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Potsdam Sandstone and the Clarkson Family

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Thomas Clarkson and his brother, Levinus, were very close. Together, they ran the Clarkson farm of more than 1,000 acres until Levinus died unexpectedly in 1876.  “Deeply saddened by the loss of his devoted brother, Thomas gave up farming and focused his time on other business interests in Potsdam. By 1880 [when Annie was 24 years old], he owned and ran the sandstone quarries along the Raquette River employing about 50 people at the main quarry located near the present power plant in Hannawa Falls; further down the river in 1886 he opened a second quarry which employed over 100 men.”

“These sandstone quarries, worked since 1809, had furnished stone for many buildings in Potsdam and the area. Potsdam’s first sandstone building, a store at the corner of Market and Elm Street, was erected as an experiment to prove that the stone was practical for buildings. Later, three stone houses were built along Elm Street, followed over the years by other houses, by stores along Market Street, . . . and in 1835, by Trinity Church on Fall Island. All of these were built of the slab and binder type of stone cutting.”

“Half a century later, after 1876, under Thomas’ leadership and guidance, quarries began cutting stone in rough ashlar form for other buildings in Potsdam. . . From Thomas’ sandstone cutting sheds on Pine Street, sandstone was shipped all over the United States. . . It even was shipped to Canada where it was used in the construction of the $4 million Parliament Buildings in Ottawa.” (excerpts from “A Clarkson Mosiac,” by Bradford Broughton, 1995)

“On May 9, 1880, the following item appeared in the local newspaper: ‘The new stone quarry owned and managed by the Messrs. Clarksons is doing a thriving business and bids fair to put the old quarry in the back ground.’ And on February 2, 1886, there was a notice that Thomas S. Clarkson had lately secured a large stone contract that would give employment to over a hundred men during the next summer.” (excerpt from “The Clarkson Family of Potsdam,” by Marguerite Gurley Chapman, 1958 and 2002)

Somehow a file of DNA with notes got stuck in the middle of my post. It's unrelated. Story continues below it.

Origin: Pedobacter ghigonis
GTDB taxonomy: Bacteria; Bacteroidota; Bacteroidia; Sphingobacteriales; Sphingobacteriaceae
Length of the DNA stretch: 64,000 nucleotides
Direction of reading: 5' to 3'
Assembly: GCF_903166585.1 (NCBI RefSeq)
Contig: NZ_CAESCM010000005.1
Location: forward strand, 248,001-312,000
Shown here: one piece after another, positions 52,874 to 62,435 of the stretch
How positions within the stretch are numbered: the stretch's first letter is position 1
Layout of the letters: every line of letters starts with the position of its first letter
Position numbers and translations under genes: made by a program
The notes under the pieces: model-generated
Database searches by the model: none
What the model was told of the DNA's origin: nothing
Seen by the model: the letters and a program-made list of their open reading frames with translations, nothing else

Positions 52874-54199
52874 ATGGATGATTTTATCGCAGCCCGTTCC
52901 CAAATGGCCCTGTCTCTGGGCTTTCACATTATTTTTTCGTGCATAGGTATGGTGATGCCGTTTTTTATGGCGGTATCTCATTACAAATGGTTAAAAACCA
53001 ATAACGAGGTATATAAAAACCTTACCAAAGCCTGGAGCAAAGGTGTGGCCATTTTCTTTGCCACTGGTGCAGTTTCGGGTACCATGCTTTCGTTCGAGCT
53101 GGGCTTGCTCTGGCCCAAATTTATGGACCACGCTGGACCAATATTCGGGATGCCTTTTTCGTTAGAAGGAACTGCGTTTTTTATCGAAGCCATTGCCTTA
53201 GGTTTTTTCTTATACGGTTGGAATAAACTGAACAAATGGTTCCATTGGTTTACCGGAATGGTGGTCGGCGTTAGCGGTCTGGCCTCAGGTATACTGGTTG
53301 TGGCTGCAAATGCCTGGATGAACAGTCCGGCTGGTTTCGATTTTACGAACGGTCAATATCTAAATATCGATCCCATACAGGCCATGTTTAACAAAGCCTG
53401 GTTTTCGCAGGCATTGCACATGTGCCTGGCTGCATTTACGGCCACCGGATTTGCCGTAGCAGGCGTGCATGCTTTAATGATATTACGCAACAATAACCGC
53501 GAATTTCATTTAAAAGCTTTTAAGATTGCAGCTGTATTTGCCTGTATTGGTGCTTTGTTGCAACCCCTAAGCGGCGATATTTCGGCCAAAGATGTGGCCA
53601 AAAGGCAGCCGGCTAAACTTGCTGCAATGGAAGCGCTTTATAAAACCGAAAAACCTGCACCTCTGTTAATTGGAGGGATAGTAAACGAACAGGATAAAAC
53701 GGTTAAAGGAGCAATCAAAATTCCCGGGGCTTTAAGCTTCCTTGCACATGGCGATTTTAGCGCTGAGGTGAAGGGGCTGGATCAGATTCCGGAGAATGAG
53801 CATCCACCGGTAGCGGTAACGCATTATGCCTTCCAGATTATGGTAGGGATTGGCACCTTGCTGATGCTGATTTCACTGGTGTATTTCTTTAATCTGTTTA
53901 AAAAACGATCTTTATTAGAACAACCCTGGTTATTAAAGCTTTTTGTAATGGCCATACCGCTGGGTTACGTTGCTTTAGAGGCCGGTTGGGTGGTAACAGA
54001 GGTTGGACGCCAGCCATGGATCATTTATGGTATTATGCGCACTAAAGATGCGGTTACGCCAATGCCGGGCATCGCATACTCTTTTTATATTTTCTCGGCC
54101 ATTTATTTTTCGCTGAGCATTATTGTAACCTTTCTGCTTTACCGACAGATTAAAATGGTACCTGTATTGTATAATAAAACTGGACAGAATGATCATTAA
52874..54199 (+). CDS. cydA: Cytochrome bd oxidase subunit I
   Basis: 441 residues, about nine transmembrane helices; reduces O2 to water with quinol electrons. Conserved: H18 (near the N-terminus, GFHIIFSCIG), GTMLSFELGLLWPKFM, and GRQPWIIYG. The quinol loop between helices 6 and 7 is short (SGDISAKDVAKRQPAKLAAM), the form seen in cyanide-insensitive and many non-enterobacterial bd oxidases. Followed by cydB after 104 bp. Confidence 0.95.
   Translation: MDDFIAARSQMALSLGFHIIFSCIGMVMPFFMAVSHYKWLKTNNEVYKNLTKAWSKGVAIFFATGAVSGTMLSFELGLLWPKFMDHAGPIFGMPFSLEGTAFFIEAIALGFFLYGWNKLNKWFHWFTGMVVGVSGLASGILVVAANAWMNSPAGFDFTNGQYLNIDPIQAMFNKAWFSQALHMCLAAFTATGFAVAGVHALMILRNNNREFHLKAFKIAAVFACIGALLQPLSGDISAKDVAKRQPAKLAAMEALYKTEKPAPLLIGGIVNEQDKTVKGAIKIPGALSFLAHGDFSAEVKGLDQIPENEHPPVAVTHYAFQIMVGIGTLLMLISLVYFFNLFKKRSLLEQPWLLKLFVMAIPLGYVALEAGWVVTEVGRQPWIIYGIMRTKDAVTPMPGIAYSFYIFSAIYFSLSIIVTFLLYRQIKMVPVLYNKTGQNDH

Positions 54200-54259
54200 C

Clarkson buildings that were built with sandstone include:

Woodstock Lodge
BUILDING: Woodstock Lodge, built in 1827
DESCRIPTION: Built by Augustus L. Clarkson. This is the second of three homes built by the Clarkson family on the hill campus where Clarkson University now stands. Constructed of slab-and-binder sandstone, an addition was built c.1840. The home stood empty for years after 1855. The Clarkson sisters had it refurbished before 1909.

Old Main
BUILDING: Old Main, built in 1896
DESCRIPTION: The first building erected to house classes for the Thomas S. Clarkson Memorial School of Technology founded by three of Thomas' surviving sisters following his tragic death in 1894.

Old Snell
BUILDING: (Old) Snell Hall, built in 1917
DESCRIPTION: Neo-Classical Style. Snell Hall is another example of rough ashlar sandstone construction. It originally housed the Potsdam Normal School, and was the Potsdam State Teachers College until 1958, when it was given to Clarkson College. It was renamed for U.S. Congressman Bertrand H. Snell. This was the site of the St. Lawrence Academy (1825-68) and the first Normal School (1868-1918).

(Photos and descriptions from “Sandstone Timeline Illustrated” at the Potsdam Public Museum Web site at http://www.potsdampublicmuseum.org/pages/97/20/sandstone-time-line-illustrated)

You can learn more about Potsdam sandstone and the Potsdam quarries at these Potsdam Public Museum Web sites:
 “The Origin of Potsdam Sandstone,” by Dr. James Carl:
http://www.potsdampublicmuseum.org/pages/95/20/history-of-potsdam-sandstone

“Sandstone Building Styles”
http://www.potsdampublicmuseum.org/subpages/95/106/20/sandstone-building-styles

“Sandstone Timeline Illustrated”
http://www.potsdampublicmuseum.org/pages/97/20/sandstone-time-line-illustrated

In 1893, Scientific American published an article, “The Potsdam Red Sandstone Company of Potsdam, New York.” Contact the Annie Clarkson Society for a copy.

(rev. 9/2013)

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